clares Stories of Attacks Untrue.
I "We , the jury , find the defendant , .
Ella Gingles , not guilty. We further
find the charges made against Miss
Agnes Earrette to be unfounded and
untrue. " With the foregoing double-
tipped verdict the jury in Judge Bren-
tano'a court in Chicago wound up the
famous Gingles case-the case of com-
mon larceny which swelled into one of
the greatest psychological puzzles in
legal annals and made reputations
tremble with weird charges of "white
slavery" and amazing stories of psy-
chopathic nature.
The verdict at once was a release
for the girl from the charge of steal-
ing lace and a vindication of the po-
sition taken by tho State , which was
that Ella Gingles lied in her terrible
story of mistre : tment at the hands
of Miss Barrette , her accuser and
Miss : Barrette/'s associate. Tho deci-
sion was reached after seven hours
of deliberation , during which five bal
lots were taken , the first being eight
to four for acquittal. From the time
of entering the jury room the jurors
were agreed that the story told by
the girl against Miss Barrette was un
true.The '
'The point upon which the four
Jurors who at first stood out for con-
Tiction turned in their voting was
a doubt as to whether Ella Gingles
really stole two pieces of lace valued
at not more than $50 which Miss
Agnes Barrette said the girl took from
her Irish lace store in the Wellington
Hotel. The decision resulted in attor-
neys for both sides rejoicing in the
Jratta of victory-a situation novel in
any court.
Appeals for Harvest Help Heard at
National Capital.
A cry for help to harvest the sea ,
son's crops comes from the West to
officials of the Department of Com-
merce and Labor in Washington , one
of whose duties is to find employment
wherever possible for the throngs of
aliens who come to this country. . Fif-
ty thousand able-bodied men are want
ed badly by the farmers , says Repre-
sentative Stevens of Minnesota , who
has been in conference with Assistant
Secretary McHarg and other officials
of the department. Mr. Stevens says
the West is literally begging for help
to gather the large wheat and other
Although the officials are more than
willing to assist , they are not able to
do much because of the almost penni
less : conditions of many immigrants.
Mr. McHarg is heartily in favor of
the suggestion of Commissioner Will
iams at the Ellis Island station that
immigrants should possess at least $25
on landing to prevent their becoming
public charges. He believes that- the
problem of relieving the congested
. centers could be solved by th'e rail-
roads JI they offered to transport pas-
sengers at actual cost to sections
where profitable employment could be
found. The railroads would profit in
the end , he declares , because they
would carry back the product of the
aliens' labor.
National Assembly Acts After Ruler
Takes Refuge in Czar's Legation.
Mohamed All , Shah of Persia , was
dethroned Friday and the crown
prince , Sultan Ahmed Mirza , was pro-
claimed shah by the national assem
bly , composed of the chief Mujtehids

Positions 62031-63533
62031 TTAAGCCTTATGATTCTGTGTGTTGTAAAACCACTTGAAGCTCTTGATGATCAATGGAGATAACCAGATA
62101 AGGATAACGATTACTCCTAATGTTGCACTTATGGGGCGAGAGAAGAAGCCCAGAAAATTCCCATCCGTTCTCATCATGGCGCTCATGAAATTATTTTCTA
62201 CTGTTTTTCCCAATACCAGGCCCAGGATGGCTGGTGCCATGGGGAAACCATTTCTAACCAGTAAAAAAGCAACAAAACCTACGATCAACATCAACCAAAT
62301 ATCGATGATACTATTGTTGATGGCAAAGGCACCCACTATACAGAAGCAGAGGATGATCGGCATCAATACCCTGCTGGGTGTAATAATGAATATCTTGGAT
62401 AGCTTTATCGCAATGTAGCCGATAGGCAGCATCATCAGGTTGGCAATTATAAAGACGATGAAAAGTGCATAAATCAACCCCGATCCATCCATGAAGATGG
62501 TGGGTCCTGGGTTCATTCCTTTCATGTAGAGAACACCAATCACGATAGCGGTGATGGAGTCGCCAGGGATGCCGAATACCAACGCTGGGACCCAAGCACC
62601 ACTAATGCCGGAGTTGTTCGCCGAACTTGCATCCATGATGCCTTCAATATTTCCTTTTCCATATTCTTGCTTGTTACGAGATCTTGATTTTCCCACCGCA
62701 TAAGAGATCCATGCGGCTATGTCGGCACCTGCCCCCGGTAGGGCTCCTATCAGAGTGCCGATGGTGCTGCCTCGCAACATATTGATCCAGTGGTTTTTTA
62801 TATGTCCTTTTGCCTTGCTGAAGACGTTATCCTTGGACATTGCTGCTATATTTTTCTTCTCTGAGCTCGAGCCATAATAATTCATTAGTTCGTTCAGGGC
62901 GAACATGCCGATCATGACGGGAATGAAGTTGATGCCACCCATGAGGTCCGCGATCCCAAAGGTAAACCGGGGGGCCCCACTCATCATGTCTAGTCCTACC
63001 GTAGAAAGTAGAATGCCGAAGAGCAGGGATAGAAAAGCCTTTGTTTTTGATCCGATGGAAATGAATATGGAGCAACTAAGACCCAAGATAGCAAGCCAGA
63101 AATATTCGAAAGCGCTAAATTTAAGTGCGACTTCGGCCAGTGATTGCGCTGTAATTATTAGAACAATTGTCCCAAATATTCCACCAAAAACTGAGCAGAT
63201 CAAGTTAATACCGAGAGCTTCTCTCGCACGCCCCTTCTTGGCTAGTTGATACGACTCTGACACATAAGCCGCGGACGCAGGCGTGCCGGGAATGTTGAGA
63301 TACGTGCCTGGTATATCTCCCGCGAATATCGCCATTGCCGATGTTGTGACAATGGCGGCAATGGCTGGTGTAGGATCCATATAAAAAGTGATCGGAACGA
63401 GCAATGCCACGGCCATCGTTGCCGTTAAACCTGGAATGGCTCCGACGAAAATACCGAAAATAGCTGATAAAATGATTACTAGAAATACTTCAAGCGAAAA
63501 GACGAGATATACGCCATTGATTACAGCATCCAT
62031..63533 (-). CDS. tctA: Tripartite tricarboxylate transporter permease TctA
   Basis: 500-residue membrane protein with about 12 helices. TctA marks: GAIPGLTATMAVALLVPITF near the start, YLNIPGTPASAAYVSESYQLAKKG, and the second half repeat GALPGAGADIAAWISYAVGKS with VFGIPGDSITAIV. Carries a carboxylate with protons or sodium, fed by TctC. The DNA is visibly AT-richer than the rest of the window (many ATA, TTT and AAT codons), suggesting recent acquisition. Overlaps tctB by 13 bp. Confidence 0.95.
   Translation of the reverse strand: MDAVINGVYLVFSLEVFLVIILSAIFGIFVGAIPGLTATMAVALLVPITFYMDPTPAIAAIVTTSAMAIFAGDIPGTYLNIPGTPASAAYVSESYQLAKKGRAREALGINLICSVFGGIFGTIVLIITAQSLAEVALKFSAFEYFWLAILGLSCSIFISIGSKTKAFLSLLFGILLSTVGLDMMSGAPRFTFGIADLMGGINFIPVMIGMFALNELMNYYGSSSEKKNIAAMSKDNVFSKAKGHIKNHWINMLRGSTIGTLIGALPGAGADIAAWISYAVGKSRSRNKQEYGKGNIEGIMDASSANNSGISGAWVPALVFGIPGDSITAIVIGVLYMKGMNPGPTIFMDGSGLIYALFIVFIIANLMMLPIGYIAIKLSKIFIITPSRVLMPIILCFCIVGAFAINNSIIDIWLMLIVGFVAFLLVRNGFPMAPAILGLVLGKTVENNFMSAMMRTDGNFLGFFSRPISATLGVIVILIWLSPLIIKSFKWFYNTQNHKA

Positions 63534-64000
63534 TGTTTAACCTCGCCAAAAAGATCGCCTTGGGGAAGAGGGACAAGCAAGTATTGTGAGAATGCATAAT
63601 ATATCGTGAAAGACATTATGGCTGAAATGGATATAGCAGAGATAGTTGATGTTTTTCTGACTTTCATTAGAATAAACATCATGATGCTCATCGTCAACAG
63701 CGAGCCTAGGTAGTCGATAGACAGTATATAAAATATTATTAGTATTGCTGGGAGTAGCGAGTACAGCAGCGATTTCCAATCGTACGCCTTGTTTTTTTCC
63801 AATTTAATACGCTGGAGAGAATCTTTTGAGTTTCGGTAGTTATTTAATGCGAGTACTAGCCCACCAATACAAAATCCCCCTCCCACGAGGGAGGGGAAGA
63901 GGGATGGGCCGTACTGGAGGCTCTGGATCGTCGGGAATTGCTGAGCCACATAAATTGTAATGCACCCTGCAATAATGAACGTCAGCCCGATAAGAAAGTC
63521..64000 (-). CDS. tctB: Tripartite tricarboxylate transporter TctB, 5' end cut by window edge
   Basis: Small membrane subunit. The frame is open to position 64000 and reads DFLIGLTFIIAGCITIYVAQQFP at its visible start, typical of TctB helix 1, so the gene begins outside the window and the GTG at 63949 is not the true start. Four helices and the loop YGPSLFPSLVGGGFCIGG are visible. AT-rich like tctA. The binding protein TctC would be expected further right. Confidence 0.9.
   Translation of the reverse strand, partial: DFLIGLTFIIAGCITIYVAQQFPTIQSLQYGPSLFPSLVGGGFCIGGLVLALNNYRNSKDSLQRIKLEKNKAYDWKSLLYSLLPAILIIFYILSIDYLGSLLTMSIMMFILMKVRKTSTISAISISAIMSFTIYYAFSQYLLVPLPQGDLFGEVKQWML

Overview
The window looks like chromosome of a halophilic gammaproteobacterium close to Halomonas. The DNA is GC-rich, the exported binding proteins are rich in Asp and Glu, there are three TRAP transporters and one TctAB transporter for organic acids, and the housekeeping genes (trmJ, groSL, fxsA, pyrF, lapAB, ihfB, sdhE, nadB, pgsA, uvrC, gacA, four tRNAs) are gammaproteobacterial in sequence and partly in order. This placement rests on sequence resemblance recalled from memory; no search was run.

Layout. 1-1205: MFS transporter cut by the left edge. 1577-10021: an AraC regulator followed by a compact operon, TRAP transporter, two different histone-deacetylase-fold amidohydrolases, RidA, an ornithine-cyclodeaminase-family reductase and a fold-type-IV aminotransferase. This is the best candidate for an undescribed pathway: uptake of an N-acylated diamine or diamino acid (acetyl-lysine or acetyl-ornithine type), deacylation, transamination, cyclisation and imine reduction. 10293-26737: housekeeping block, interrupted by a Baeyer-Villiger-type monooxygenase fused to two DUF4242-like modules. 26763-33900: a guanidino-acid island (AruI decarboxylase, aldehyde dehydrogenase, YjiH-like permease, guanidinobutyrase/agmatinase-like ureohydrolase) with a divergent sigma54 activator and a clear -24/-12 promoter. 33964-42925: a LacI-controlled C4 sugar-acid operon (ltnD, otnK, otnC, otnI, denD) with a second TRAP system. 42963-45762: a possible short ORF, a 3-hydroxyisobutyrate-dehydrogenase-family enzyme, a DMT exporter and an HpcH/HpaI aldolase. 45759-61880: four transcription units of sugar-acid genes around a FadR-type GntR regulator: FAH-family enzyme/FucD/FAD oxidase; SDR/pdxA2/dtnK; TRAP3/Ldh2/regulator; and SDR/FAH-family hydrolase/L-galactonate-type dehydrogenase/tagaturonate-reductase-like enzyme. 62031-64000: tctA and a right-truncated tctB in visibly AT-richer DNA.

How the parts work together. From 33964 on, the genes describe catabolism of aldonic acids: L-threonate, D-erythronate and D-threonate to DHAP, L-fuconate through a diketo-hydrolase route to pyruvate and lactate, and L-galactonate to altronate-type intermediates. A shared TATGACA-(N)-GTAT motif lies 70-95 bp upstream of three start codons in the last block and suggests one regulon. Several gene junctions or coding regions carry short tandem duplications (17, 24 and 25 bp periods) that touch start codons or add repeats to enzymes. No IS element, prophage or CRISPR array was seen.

and the leaders of the nationalist
forces , In the presence of an immense
crowd In parliament square , Teheran.
Mohamed Ali has taken refuge In
the Russian summer legation at Zer-
zende , where he Is under the protec-
tion of detachments of Cossacks and' '
sepoys , despatched to Zerzende by the
Russian and British diplomatic rep
resentatives. The new shah is yet in .
his minority , and Azad ul , Mulk , head
of the Kajar family , has been appoint
ed regent. Sipahdar , one of the most
a/Jtive leaders of tho movement , has
taken office as minister of war and
governor of Teheran.
Mrs. Hayes Last ! of President oi
Confederacy's Family. :
Mrs. J. Addison Hayes , 54 years old ,
daughter of the late Jefferson Davis ,
President of the Confederacy , died
Sunday at her home in Colorado I
Springs after an illness of six months.
Her husband was president of the
First National Bank there. Mrs.
Hayes , the last of the family of the
President of the Confederacy , after the
death of her sister , Miss Winnie Davis ,
made a trip south a few years ago ,
when she was made "the daughter of
the Confederacy" in her sister's stead.
Her mother , widow of the Southern
President , died in New York about
two years ago. ! Mrs. Hayes is survived
by two sons , Jefferson Hayes Davis
and William Hayes , and two daugh- '
ters , Lucy and Mrs. Virginia Webb ,
wife of Dr. Gerald B. Webb. Jefferson .
Hayes Davis bears the name of his i
grandfather through a special act of
the Legislature.
Former Michigan Man Hanged.
William Hampton , formerly of Ish-
peming , Mich. , was hanged at the jail
In Bodmin , England , for the murder of j
his sweetheart , Emily Tredres , at St. !
Erth , May 2 last.
Loss by Fire Is 30OOOO. .
Fire which started in L. H. Miller's
department store in Masontown W.
Va. , destroyed the Fanston and Mao ; !
das blocks , causing a loss estimated at
130,000. . - ; '
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Chicago Tribune.
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Prosecutor Holds Four Responsible
for Murder of Banker Saylor.
State's Attorney John D. Pallissard
: n Watseka , Ill. , announced that he
would ask the death penalty for all
tour defendants in the murder of
Banker John Byron Sayler-Dr. W. R.
Miller , Mrs. Lucy Sayler , John Grun-
len and Ira Grunden.
Mrs. Cora Miller , wife of the ac-